Bayesian methods focus on five essential elements. First, the incorporation of prior information (e.g., expert opinion, a thorough literature review of the same or similar variables, and/or prior data). Prior information is generally specified quantitatively in the form of a distribution (e.g., normal/Gaussian, Poisson, binomial, etc.) and represents a probability distribution for a coefficient; meaning, the distribution of probable values for a coefficient we are attempting to model (e.g., β weight). It may help to think of the prior as an educated best guess. Second, the prior is combined with a likelihood function. The likelihood function represents the data (i.e. what is the distribution of the estimate produced by the data). Third, the combination of the prior with the likelihood function results in the creation of a posterior distribution of coefficient values. Fourth, simulates are drawn from the posterior distribution to create an empirical distribution of likely values for the population parameter. Fifth, basic statistics are used to summarize the empirical distribution of simulates from the posterior. The mode (or median or mean) of this empirical distribution represents the maximum likelihood estimate of the true coefficient's population value (i.e. population parameter) and credible intervals can capture the true population value with probability attached.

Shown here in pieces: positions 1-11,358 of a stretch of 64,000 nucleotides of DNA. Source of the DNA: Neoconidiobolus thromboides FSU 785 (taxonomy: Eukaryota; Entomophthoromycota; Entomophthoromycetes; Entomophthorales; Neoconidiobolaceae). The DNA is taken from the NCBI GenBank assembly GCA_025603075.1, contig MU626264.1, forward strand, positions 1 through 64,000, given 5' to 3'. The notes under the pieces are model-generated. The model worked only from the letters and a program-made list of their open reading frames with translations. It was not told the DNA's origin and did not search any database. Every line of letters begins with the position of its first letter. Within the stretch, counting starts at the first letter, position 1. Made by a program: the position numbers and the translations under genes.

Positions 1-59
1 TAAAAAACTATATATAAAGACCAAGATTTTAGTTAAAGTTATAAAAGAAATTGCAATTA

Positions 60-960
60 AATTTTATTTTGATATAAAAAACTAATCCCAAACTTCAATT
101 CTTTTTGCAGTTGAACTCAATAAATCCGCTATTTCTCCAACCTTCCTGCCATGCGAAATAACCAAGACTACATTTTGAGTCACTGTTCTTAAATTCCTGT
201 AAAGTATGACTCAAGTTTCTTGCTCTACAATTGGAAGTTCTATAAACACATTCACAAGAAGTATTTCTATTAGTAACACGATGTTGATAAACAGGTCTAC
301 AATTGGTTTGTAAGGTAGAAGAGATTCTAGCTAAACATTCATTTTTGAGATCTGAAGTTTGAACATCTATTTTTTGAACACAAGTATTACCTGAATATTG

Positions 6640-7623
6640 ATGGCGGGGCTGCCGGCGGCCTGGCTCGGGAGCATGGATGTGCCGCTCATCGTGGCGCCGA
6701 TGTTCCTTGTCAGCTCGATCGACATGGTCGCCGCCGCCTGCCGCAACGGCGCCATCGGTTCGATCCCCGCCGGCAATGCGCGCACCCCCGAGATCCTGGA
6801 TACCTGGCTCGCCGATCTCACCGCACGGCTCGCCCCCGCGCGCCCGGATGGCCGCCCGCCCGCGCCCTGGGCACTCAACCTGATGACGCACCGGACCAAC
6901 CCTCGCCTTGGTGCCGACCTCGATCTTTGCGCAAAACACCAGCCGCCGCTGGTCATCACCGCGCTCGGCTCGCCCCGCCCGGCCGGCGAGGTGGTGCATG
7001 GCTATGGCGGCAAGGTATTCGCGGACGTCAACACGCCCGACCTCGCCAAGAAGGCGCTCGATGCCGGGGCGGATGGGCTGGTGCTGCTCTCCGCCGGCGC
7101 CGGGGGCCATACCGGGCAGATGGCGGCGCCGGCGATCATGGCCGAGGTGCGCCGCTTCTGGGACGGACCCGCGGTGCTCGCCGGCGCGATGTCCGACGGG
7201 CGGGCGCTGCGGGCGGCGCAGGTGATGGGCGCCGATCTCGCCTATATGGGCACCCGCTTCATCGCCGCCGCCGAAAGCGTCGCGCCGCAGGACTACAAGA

Keep in mind; priors should be rationally and honestly derived. They can be weak or strong. These terms refer to the strength of belief we have in the prior(s). Weak priors result when we do not have a great deal of evidence or prior information on which to base the prior(s). When the prior is weak, the prior distribution will be wide, reflecting a great many possible values and the likelihood will be more influential in creating the posterior distribution. Strong priors, conversely, result when we have a great deal of evidence on which to base the prior(s). When the prior is strong, the prior distribution will be narrow, reflecting a smaller range of possible values and the likelihood will be less influential in creating the posterior (strong priors will influence the posterior more than the likelihood). It should be clear the one key feature of the prior is the ability to quantify our uncertainty. The posterior can be thought of as a compromise between the prior and the likelihood. If the prior is weak, then it will be less influential in creating the posterior; if the prior is strong, then it will be more influential in creating the posterior.